St. Patrick’s Day is my sister’s favorite holiday. She loves everything about it: the green beer, the parades, the green beer, the raucous crowds—and did I mention the green beer? The girl celebrates every year, rain or shine, and takes the day off work as if it was a government-recognized holiday.
But my sister is not like most Americans. When St. Patrick’s Day falls on a weekday, most of us go about our business, dodging the most enthusiastic revelers who stumble out into the middle of the road as we drive studiously into work.
This year, however, is different. The day of my patron saint falls on a Saturday, which means most everyone—from my sister on the more ardent end of the spectrum to, well, the rest of us on the other—can partake in the day’s festivities. Call it the perfect storm of chronologically-fueled neo-nationalist debauchery.
St. Patrick’s Day only falls on a Saturday twice or thrice a decade, so I was curious how the calendar shift would impact hotels. (Even a drunkard needs a bed to rest his intoxicated head.) With the help of our good friends at our parent company STR, I pulled data from the last two St. Patrick’s Days that fell on Saturdays (2001 and 2007) as well as last year (when the day fell on Thursday) for comparison.
The general data doesn’t seem to suggest any discernible gains when St. Patrick’s Day falls on Saturday. Increases in average daily rate and revenue per available room were moderate, while occupancy was actually down. You could argue that increases in 2011 (the benchmark year when the holiday fell on Thursday) were higher-than-average given the more favorable comparisons from 2010, when the industry was still struggling to work out of a recession, but that still doesn’t explain the lack of a notable shift in performance for 2001 and 2007.
A better explanation is that the effects of St. Patrick’s Day are minimized when spread over the country as a whole. Not every city celebrates with ticker-tape parades and festivals drawing in the hundreds of thousands. For many, 17 March is like any other day.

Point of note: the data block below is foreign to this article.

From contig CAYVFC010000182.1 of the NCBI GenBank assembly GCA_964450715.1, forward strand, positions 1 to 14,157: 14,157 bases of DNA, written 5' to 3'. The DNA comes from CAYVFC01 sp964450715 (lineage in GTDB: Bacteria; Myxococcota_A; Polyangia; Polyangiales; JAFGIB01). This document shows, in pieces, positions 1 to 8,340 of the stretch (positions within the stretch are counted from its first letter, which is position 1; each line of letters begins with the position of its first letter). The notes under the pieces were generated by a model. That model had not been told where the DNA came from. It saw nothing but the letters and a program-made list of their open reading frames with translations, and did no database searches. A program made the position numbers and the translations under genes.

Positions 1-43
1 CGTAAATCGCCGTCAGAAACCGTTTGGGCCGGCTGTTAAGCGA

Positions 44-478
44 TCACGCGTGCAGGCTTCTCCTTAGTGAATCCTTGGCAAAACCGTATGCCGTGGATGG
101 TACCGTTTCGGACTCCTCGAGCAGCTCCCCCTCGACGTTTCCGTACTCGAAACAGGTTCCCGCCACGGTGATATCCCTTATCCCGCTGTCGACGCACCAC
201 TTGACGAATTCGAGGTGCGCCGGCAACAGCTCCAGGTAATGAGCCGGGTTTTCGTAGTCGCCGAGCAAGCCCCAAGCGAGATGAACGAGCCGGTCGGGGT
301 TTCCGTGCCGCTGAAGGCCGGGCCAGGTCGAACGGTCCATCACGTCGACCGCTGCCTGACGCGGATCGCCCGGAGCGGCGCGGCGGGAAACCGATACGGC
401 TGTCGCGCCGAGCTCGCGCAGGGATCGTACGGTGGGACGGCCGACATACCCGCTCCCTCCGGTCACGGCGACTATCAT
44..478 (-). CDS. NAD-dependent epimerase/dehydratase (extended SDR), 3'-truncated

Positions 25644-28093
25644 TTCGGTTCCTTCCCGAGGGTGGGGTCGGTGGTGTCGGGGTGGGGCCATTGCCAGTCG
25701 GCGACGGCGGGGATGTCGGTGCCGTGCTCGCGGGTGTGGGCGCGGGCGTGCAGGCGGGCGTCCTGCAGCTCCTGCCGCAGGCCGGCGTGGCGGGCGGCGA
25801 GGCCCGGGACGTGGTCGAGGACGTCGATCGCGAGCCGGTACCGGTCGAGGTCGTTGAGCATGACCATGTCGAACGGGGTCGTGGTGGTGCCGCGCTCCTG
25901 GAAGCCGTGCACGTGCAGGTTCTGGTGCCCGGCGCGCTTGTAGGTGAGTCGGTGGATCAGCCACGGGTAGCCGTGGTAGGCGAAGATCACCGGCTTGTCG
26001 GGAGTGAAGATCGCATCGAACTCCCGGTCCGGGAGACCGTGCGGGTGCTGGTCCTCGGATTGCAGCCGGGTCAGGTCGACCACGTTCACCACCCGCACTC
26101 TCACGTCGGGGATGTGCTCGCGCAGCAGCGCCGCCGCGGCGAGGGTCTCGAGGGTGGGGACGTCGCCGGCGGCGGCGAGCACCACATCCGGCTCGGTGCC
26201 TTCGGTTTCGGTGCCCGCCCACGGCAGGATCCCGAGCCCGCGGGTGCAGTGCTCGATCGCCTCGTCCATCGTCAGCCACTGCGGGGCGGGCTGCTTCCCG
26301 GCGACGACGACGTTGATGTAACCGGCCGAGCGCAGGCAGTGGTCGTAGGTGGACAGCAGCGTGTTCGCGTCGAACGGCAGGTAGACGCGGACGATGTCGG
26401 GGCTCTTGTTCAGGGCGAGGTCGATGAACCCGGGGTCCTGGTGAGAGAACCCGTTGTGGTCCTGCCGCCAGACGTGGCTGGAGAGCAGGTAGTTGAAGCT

For those who do, however, St. Patrick’s Day provides a very clear spike in performance—although again it’s difficult to track a noticeable shift when the day falls on a Saturday.
The moral of the story: I guess there are a lot more people like my sister out there who head to the big celebrations regardless of the day of the week. To them I say, Sláinte!
Now on to the usual goodies …
Stat of the week $55,000: The initial fine for hoteliers if they do not have an ADA-compliant pool lift. Each subsequent fine is $110,000.
The new requirement was supposed to have gone into effect Thursday, but the White House issued a 60-day extension that will push the compliance date for the pool-lift requirement to 15 May.
Quote of the week
“Customers book when they really want. … It’s just being realistic about what consumers do.”
—Cyril Ranque, senior VP of global lodging for Expedia, commenting on the surge of last-minute bookings in “Distribution experts share key to success.”
The comment came during a general panel at last week’s International Hotel Investment Forum, during which executives from Expedia, Google, InterContinental Hotels Group and Groupon Travel discussed the distribution space. Much of that discussion focused on the surge of last-minute bookings, which many hoteliers, including IHG’s Andrew Rubinacci on the panel, decry as a cheap tactic that provides deeply discounted product to brand-agnostic guests.
Ranque, who was notably miffed by Rubinacci’s comments, said “last-minute” and “discounted” are not synonymous. Hoteliers who view them that way are completely missing the boat. And I agree.
Consumers, armed with smartphones and other mobile devices, are becoming on-the-go creatures more prone to book when and where they feel. If that’s at the last possible minute, then hoteliers need to make sure their inventory is available. Pricing decisions within those channels is a completely different conversation. But to say, “We’re not going to offer our rooms at last-minute channels” is a flawed strategy that essentially cuts out an ever-growing segment of travelers.
Comment of the week
“Thank you for the specificity on the ADAA (sic). It is critical for hoteliers and for meeting planners to understand the compliance issues. I do wish that instead of the focus on the cost to be in compliance, there would be a focus on the people who will benefit from compliance, who will be able to be accommodated. Our industry (hospitality) forgets the markets that this benefits. And with many aging boomers still attending meetings and traveling for biz (sic) and leisure, it's just smart.”
—Commenter Joan Eisenstodt responding to “New ADA changes could prove costly.”
Excellent, excellent point, Joan. The majority of the discussion (our own reporting included) has focused on costs and the logistical headaches associated with compliance. But you’re absolutely right. The bottom line is that these regulations are designed to make for a hotel stay more accommodating for guests of ALL ability levels. If hoteliers keep that end guest in mind, the process might become a bit easier to swallow.
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